Natural environment for horses
Everyone would agree that to have a healthy horse, we must provide them with the best possible care that meets all of their physical and psychological needs. Unfortunately, there are many different opinions on how we should manage horse care.
The path to healthy hooves not only involves providing a proper trim, but also a proper lifestyle that is going to maximize our horses' ability to meet the demands we place on them. To truly meet their needs, we must first understand the basic requirements of a horse (domestic or otherwise).
1. Movement on varied terrain
The ability to move freely is one of the horse's most basic and important requirements for health. Because of the horse's prey instinct, confining them to small areas for long periods of time can be psychologically stressful to them. There are also many negative physical side-effects to long periods of stall time: decreased circulation, muscle loss, development of bad habits, thermo-regulatory system problems (inability to adjust between extreme temperature changes), etc.
A horse who is moving constantly (searching for forage, socializing with herdmates) is providing all body functions with optimum circulation, because of the pumping action of the hooves. This is necessary for strong, healthy hoof horn growth, as well as hoof wear.
Many argue against 24/7 turnout because of their desire to protect their horses from injuries in the field. However, many people have found that horses on full turnout are much more sensible and careful when it comes to poor weather or footing conditions, because they are not overwhelmed with the energy of getting out after 8 hours of being indoors. Horses on 24/7 turnout are also more socially aware than stalled horses, and are more likely to avoid herd-related injuries.
Ideally, horses should have access to different types of terrain, including hard and abrasive surfaces. A good rule of thumb is to provide in their living environment the surface you plan to do most of your riding on. If you hack on gravel roads, give them a gravel area.
2. Exposure of hooves to water
Because the hoof is designed to flex and move with the horse's movement, they need moisture. Unfortunately, hoof oils are not an effective way of providing that necessary moisture. In fact, hoof oils have been shown to clog the porous hoof (all hooves "sweat" and release toxins from the body) and cause breakdown of the hoof horn.
The best way to provide the moisture necessary to keep hooves healthy and functioning is by daily exposure to water. In the wild, horses wade into ponds and streams on a daily basis to drink. 15 to 20 minutes per day in a stream, pond, or even puddle or mud area is enough to keep the hoof flexible and functional. Some people build their own soaking stalls or paddocks, as seen in this photo.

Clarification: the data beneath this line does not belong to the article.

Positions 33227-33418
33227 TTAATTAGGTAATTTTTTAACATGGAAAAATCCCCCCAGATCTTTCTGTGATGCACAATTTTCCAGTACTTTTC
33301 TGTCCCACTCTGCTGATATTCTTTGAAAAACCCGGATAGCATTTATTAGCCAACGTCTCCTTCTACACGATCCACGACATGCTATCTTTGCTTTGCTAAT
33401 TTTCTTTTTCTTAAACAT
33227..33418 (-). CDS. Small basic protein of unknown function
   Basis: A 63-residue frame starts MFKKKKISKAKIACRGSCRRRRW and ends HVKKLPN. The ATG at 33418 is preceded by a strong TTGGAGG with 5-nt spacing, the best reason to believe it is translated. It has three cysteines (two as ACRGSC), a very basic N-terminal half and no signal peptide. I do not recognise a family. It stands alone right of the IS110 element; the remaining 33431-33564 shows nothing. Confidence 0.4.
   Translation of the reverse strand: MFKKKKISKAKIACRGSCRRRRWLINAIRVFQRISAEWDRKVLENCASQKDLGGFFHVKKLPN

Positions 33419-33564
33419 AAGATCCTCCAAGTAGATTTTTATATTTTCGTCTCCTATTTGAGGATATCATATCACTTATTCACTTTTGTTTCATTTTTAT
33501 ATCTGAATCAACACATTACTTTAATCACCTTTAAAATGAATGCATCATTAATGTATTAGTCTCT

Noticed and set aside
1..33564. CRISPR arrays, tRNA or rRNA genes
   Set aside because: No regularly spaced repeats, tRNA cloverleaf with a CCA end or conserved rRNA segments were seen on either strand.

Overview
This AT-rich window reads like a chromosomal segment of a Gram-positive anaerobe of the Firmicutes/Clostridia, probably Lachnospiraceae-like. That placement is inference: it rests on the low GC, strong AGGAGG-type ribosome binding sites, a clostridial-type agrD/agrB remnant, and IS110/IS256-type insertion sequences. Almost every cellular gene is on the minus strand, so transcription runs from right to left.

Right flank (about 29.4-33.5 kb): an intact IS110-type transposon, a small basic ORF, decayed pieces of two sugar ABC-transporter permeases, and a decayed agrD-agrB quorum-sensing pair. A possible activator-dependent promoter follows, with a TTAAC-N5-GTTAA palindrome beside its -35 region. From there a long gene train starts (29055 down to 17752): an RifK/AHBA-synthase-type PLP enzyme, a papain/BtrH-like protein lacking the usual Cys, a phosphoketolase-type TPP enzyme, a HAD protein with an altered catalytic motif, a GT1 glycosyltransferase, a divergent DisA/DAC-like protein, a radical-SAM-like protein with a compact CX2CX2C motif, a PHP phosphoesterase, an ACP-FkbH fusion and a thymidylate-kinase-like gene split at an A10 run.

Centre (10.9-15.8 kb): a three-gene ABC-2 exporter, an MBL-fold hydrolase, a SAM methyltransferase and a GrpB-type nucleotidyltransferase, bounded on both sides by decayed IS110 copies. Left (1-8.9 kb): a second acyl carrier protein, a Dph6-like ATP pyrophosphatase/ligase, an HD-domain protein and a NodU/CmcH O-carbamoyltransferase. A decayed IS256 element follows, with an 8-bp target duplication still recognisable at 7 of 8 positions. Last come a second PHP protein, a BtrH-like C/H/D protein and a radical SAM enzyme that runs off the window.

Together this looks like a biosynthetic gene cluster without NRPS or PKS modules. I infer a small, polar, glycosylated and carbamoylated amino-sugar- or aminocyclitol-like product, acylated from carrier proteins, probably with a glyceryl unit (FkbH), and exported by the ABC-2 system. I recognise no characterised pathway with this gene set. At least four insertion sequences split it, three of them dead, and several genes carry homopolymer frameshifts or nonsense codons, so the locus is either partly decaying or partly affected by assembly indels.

3. Access to continuous forage
A horse's digestive system is designed to be constantly working on metabolizing small amounts of forage-type nutrients. The more often that we can feed our horses small amounts throughout the day, the better. Free-choice hay, or mixed pasture area for them to graze, is ideal. Weeds, herbs and different kinds of grasses and grass hay are wonderful to provide a healthy variety in a horse's diet.
If pasture is not an option, then free choice hay is another great option. However, instead of putting out a roundbale in a feeder, spread the bale out so that the horses can eat in a natural head-low stance, and move around as they eat to imitate grazing.
4. Interaction within a herd setting
Horses need interaction with their own kind to by psychologically healthy. They are social creatures, and in the wild are dependent on fellow herd members for survival. Touch, play, herd movement, and social pecking order are all a regular part of a wild horse's living circumstance, and should be provided for our domestic horses as well.
Horses who are kept stalled on a regular basis can develop social problems such as extreme aggression or timidity. They may also be more prone to horse-related injuries when turned out into an irregular herd environment.
5. Access to shelter
By providing a run-in shelter for our horses, we give them the choice to stay in or out. It is surprising how often they choose to stay out when we would prefer to have them in. However, we need to realize that most often the shelter we give to our horses is for our own peace of mind and not in their best interests.
6. Freedom from horse "clothing"
We are often tempted to use wraps, boots, sheets and blankets to protect our horses and keep them warm and dry. However, the horse has a fully capable thermo-regulatory system that dictates how the body responds to the weather around it. When we put a winter blanket or even a light sheet on our horse, this temperature regulation system can no longer work properly, resulting in a horse who is actually more exposed to the elements and who can potentially have their immune system weakened.